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Mr. Anonymous
06-08-2008, 08:46 PM
1) So an agent said he'd get back to me in a week. It's almost been two... On monday, when it is two, would it be inappropriate to send a friendly email just asking when I should expect an answer?

2) It's been two weeks since I got a bunch of requests for partials and two fulls. Is it unprofessional of me to have waited so long to mail them out? Will that hurt my chances? (It's just been a really crazy few weeks, with school ending etc).

So yea, thanks for your input guys.

scope
06-08-2008, 09:25 PM
1. Sad to say, but when an agent says a week you can't take it literally. I'm not sticking up for them, but they do have quite a bit to do, and circumstances can at any time alter their schedule. I would wait another three weeks before sending the email.

2. Continuing to wait can't help you! Assuming your works are ready, which they should be, send them out at once. It would have been even better to do so two weeks ago when your works were requested and to some degree were in the forefront on the agent's minds.

StoryG27
06-08-2008, 09:50 PM
1. Since the agent actually said it would be a week, I think it'd be okay to send an email at two weeks.

2. Waiting may not hurt you, but it definitely won't help you. Send 'em.

Mr. Anonymous
06-08-2008, 09:56 PM
Well, technically he said about a week. lol. But I interpreted that as a week. :P
Also, one other thing. Do any of you guys know what a CV is? One of the agents is requesting a CV of my publishing history (I've been published in a town newspaper and a school newspaper, but that's about it).

Ldyjarhead
06-08-2008, 10:32 PM
Well, technically he said about a week. lol. But I interpreted that as a week. :P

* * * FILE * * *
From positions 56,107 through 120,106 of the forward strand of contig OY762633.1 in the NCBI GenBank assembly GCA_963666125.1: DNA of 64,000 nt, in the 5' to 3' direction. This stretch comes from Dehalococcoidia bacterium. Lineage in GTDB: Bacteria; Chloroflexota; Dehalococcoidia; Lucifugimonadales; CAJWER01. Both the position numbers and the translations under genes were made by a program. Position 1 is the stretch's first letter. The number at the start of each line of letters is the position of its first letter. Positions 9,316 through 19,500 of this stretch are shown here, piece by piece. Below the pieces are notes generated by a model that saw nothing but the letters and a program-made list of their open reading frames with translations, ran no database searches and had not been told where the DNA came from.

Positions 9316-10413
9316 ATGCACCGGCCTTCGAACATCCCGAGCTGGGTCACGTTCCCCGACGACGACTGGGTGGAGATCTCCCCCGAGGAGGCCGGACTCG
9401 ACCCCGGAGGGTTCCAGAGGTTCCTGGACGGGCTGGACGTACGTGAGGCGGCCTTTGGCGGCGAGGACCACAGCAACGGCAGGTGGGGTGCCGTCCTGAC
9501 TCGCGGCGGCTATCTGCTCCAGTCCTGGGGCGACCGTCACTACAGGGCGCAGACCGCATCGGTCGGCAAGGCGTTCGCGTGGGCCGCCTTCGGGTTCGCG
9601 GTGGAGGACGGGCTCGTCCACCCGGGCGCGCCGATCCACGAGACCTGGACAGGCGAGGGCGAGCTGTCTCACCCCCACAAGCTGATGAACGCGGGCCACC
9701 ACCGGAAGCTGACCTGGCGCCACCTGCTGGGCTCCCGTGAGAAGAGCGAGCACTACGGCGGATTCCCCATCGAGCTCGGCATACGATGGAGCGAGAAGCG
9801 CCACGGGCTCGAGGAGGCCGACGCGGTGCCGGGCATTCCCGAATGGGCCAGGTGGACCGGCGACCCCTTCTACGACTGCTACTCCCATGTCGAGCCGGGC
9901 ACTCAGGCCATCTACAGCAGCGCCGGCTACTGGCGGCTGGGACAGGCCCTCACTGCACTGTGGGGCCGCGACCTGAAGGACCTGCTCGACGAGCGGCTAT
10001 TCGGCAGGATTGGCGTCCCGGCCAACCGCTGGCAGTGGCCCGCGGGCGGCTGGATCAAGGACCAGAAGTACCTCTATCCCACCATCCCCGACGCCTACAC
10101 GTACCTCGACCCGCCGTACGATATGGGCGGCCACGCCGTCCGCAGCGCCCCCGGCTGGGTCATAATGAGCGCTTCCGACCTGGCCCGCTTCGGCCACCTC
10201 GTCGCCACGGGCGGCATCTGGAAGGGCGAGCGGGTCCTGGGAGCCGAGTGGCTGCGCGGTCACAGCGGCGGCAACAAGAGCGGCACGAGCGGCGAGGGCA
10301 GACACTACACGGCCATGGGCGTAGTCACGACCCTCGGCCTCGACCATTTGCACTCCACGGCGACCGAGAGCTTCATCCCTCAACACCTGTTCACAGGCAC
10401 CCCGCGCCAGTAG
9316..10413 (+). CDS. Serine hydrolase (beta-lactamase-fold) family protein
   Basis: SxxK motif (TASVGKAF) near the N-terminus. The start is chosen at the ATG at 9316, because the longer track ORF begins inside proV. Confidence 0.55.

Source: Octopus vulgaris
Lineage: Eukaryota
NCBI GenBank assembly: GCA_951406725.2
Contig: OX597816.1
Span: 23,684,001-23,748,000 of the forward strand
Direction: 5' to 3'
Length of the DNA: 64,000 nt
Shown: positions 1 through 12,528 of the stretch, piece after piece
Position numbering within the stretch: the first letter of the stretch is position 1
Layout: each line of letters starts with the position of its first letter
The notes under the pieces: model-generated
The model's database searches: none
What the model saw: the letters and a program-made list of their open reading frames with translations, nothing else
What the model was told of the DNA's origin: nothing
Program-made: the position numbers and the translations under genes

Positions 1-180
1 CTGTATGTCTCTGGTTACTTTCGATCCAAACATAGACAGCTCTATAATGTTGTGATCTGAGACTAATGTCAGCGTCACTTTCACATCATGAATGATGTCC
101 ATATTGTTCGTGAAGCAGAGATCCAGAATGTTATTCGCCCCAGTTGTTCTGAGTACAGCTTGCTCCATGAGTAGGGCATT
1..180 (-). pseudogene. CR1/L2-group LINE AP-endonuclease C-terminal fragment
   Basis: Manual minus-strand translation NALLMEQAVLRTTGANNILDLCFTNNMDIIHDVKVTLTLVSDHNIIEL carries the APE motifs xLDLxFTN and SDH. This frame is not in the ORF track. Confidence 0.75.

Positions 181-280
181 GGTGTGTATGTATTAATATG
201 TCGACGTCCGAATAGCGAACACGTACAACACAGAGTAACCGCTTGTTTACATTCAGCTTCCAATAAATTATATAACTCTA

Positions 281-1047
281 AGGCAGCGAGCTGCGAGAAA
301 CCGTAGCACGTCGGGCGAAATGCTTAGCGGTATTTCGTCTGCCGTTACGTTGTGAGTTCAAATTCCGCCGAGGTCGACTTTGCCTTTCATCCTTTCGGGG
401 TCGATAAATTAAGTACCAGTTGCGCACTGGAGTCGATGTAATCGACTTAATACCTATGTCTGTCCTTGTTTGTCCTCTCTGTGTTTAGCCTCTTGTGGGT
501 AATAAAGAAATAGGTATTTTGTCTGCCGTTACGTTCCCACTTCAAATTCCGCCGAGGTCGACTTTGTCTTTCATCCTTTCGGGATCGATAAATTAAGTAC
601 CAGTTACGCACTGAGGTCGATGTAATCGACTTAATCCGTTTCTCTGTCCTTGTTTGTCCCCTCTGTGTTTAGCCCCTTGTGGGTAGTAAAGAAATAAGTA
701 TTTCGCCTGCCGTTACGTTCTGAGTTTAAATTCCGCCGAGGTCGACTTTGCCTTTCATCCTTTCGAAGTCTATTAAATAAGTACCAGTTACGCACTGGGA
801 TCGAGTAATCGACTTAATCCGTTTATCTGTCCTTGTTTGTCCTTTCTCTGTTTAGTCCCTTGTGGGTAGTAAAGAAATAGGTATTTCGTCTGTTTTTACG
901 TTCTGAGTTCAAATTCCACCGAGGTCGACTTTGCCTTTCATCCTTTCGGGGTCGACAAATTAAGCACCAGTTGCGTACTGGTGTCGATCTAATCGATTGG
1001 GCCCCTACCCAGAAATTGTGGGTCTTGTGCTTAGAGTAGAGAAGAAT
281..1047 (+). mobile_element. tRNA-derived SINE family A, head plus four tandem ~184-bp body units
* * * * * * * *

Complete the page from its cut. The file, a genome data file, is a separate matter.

Also, one other thing. Do any of you guys know what a CV is? One of the agents is requesting a CV of my publishing history (I've been published in a town newspaper and a school newspaper, but that's about it).

CV is curriculum vitae, a fancy term for resume.

From Wikipedia, the free encyclopedia


A résumé, also known as a curriculum vitae (CV),[1] (http://en.wikipedia.org/wiki/R%C3%A9sum%C3%A9#cite_note-0) American (http://en.wikipedia.org/wiki/American_English) and British English (http://en.wikipedia.org/wiki/British_English) respectively, is a document that contains a summary or listing of relevant job experience (http://en.wikipedia.org/wiki/Experience) and education (http://en.wikipedia.org/wiki/Education), usually for the purpose of obtaining an interview (http://en.wikipedia.org/wiki/Interview) when seeking employment (http://en.wikipedia.org/wiki/Employment). Often the résumé or CV is the first item that a potential employer (http://en.wikipedia.org/wiki/Employer) encounters regarding the job seeker, and therefore a large amount of importance is often ascribed to it.

blacbird
06-08-2008, 10:44 PM
week - n., 1. (standard meaning) seven days; 2. (literary agent meaning) year; 3 (alternate literary agent meaning) never.

-- Blacbird's Unabridged Dictionary, 2008 ed.

caw

Mr. Anonymous
06-09-2008, 05:52 AM
Ldyjarhead- thanks very much. That helps a lot.

blacbird- lol. I gotta get me a copy of that one. :P

Birol
06-09-2008, 05:54 AM
CV's are often, but not always, more extensive than resumes.

Ldyjarhead
06-09-2008, 06:17 AM
CV's are often, but not always, more extensive than resumes.

I believe you're right. I always thought that's what doctors 'resumes' were referred to as. Since I didn't know the proper way to put it, I looked it up!